tgx-tap-molson-coors-brewing-company-class-b

Figure 2.27: TAP Molson Coors Brewing Company Class B (B+)

tgx-tsn-tyson-foods-incorporated-class-a

Figure 2.28: TSN Tyson Foods Incorporated Class A (B+)

tgx-wen-wendys-international-incorporated-class-a

Figure 2.29: WEN The Wendy’s Company (B+)

tgx-yum-yum-brands-incorporated

Figure 2.30: YUM Yum! Brands Incorporated (B+)

For more examples of the (B)-class portfolio in difficult markets, please see our recent Posts on”The “W” Syndrome“, Steel,  Green Energy, UFOs and the High Flying Techs, and The Coal War which is heating-up again now; and the Canadian Mines have also taken-off – please see our recent Post “(B)(N) Extreme Economics – The (New) Canadian Mines” for a heads-up on that as well as The Great Rotation & Twenty Hot Canadians 2017.

And for more information and examples of the Free Market Yield and the terms that we have used above, please see our Posts “(P&I) The Dismal Equation (Ecclesiastes 9:1)” and “(B)(N) S&P 100 Volatility Risk and The Full Moon” and “(B)(N) NASDAQ 100 Volatility and The Stone Bunnies“ and for an introduction to The Barometer “(B)(N) What’s A Girl To Do” or “(P&I) The Swiss Franc Debacle“.

And for more information on real “risk management” in modern times and additional references to the theory and how to read the charts and tables, please see our Post, The RiskWerk Company Glossary and “(P&I) Dividend Risk and Dividend Yield“, and our recent Posts “(P&I) The Profit Box” and “(P&I) The Process – In The Beginning“; and we’ve also profiled hundreds of companies in these Posts and the Search Box (upper right) might help you to find what you’re looking for, such as “(B)(N) TLM Talisman Energy Incorporated” or “(B)(N) ATHN AthenaHealth Incorporated” or “(B)(N) PETM PetSmart Incorporated“, to name just a few.

And for more applications of these concepts please see our Posts which rely on the Theory of the Firm developed by the author (Goetze 2006) which calibrates The Process to the units of the balance sheet and demonstrates the price of risk as the solution to a Nash Equilibrium between “risk-seeking” and “risk-averse” investors within the demonstrated societal norms of risk aversion and bargaining practice. And for more on The Process, please see our Posts The Food Chain and The Process End-Of-Process.

And for more on what risk averse investing has done for us this year, please see our recent Posts on “(P&I) The Easy (EC) Theory of the Capital Markets” or “(B)(N) The Easy (EC) Theory of the S&P 500“, and the past, The S&P TSX “Hangdog” Market or The Wall Street Put or specialty markets such as The Dow Transports & Utilities or (B)(N) The Woods Are Burning, or for the real class actionLa Dolce Vita – Let’s Do Prada! and It’s For You, Dear on the smartphone business.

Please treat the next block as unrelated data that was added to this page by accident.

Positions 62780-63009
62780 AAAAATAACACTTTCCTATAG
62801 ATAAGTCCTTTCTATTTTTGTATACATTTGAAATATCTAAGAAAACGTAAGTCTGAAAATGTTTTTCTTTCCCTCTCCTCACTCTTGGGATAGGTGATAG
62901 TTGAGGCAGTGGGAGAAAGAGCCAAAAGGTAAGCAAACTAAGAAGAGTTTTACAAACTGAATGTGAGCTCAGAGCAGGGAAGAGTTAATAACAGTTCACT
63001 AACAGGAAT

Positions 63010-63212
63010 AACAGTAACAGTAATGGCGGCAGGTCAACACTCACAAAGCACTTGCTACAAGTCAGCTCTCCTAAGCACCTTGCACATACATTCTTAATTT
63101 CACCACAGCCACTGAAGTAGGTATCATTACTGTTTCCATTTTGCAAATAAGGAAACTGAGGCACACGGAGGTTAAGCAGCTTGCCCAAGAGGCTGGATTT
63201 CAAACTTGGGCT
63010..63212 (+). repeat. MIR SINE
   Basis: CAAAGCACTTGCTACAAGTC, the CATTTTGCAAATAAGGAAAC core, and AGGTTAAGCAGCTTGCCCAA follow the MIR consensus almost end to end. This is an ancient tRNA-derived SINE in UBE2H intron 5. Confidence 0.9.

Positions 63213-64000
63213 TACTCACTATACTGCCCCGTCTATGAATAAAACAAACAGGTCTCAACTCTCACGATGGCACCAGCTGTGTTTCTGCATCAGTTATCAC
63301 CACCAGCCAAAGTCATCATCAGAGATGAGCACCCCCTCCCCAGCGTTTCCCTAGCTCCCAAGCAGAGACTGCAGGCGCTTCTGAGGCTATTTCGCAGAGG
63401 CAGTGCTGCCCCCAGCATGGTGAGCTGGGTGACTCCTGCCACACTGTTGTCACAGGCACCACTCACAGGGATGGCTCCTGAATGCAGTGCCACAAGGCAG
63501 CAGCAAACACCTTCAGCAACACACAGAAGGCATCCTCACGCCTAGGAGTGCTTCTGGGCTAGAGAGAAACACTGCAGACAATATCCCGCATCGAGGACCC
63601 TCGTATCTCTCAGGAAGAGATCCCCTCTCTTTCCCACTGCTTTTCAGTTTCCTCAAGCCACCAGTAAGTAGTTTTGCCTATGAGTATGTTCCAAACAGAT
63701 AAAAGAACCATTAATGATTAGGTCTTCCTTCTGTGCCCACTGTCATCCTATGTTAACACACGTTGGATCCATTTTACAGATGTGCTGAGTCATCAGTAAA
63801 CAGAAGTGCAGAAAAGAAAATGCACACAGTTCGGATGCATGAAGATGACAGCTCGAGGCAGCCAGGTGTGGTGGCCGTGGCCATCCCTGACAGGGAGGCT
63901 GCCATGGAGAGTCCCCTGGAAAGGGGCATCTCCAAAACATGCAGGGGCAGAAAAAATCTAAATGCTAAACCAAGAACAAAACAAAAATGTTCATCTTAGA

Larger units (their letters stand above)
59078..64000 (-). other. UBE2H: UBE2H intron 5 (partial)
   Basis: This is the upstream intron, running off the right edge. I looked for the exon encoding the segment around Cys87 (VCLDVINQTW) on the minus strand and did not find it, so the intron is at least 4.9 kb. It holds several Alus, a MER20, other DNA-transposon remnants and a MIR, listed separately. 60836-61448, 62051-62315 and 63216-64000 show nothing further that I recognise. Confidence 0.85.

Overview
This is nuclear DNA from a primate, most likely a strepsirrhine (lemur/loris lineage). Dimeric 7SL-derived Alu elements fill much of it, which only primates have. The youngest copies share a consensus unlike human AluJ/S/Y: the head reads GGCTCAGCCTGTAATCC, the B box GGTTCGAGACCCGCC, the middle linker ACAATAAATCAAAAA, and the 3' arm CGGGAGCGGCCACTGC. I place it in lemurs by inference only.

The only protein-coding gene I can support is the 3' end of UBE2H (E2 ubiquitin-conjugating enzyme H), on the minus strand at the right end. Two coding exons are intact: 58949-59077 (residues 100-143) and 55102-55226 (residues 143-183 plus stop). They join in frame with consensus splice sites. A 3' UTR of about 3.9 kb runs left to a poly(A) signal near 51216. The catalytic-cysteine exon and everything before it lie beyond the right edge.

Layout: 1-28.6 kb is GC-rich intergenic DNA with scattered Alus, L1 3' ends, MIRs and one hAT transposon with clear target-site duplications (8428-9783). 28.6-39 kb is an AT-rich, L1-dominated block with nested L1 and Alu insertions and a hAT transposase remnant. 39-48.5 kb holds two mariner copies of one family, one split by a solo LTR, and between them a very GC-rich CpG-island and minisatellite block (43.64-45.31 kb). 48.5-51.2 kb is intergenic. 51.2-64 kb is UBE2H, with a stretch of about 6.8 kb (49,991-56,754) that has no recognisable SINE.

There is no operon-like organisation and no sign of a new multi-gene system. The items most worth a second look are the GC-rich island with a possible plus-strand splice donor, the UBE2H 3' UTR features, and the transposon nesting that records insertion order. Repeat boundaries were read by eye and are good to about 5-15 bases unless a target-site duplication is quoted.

And for more stocks at high prices, The World’s Most Talked About Stocks or Earnings Don’t Matter – NASDAQ 100. And for more on what’s Working in AmericaBig OilShopping in America or Banking in America, to name just a few.

Postscript

We are The RiskWerk Company and care not a jot for mutual funds, hedge funds, “alternative investments”, the “risk/reward equation” and every other unprovable artifact of investment lore. We have just one product

The Perpetual Bond
Alpha-smart with 100% Capital Safety and 100% Liquidity
Guaranteed
With No Fees and No Loads on Capital

For more information on RiskWerk, please follow the Tags or Categories attached to this Letter or simply enter Search for additional references to any term that we have used. Related data may be obtained from us for free in a machine readable format by request to RiskWerk@gmail.com.

Disclaimer

Investing in the bond and stock markets has become a highly regulated and litigious industry but despite that, there remains only one effective rule and that is caveat emptor or “buyer beware”. Nothing that we say should be construed by any person as advice or a recommendation to buy, sell, hold or avoid the common stock or bonds of any public company at any time for any purpose. That is the law and we fully support and respect that law and regulation in every jurisdiction without exception and without qualification to the best of our knowledge and ability. We can only tell you what we do and why we do it or have done it and we know nothing at all about the future or the future of stock prices of any company nor why they are what they are now. The author retains all copyrights to his works in this blog and on this website. The Perpetual Bond®™ is a registered trademark and patented technology of The RiskWerk Company and RiskWerk Limited (“Company”). The Canada Pension Bond®™, The Medina Bond®™, The Barometer®™, the Free Market Yield®™ and Extreme Economics®™ are registered trademarks or trademarks of the Company as are the words and phrases “Alpha-smart”, “100% Capital Safety”, “100% Liquidity”, ”price of risk”, “risk price”, and the symbols “(B)”, “(N)” and N*.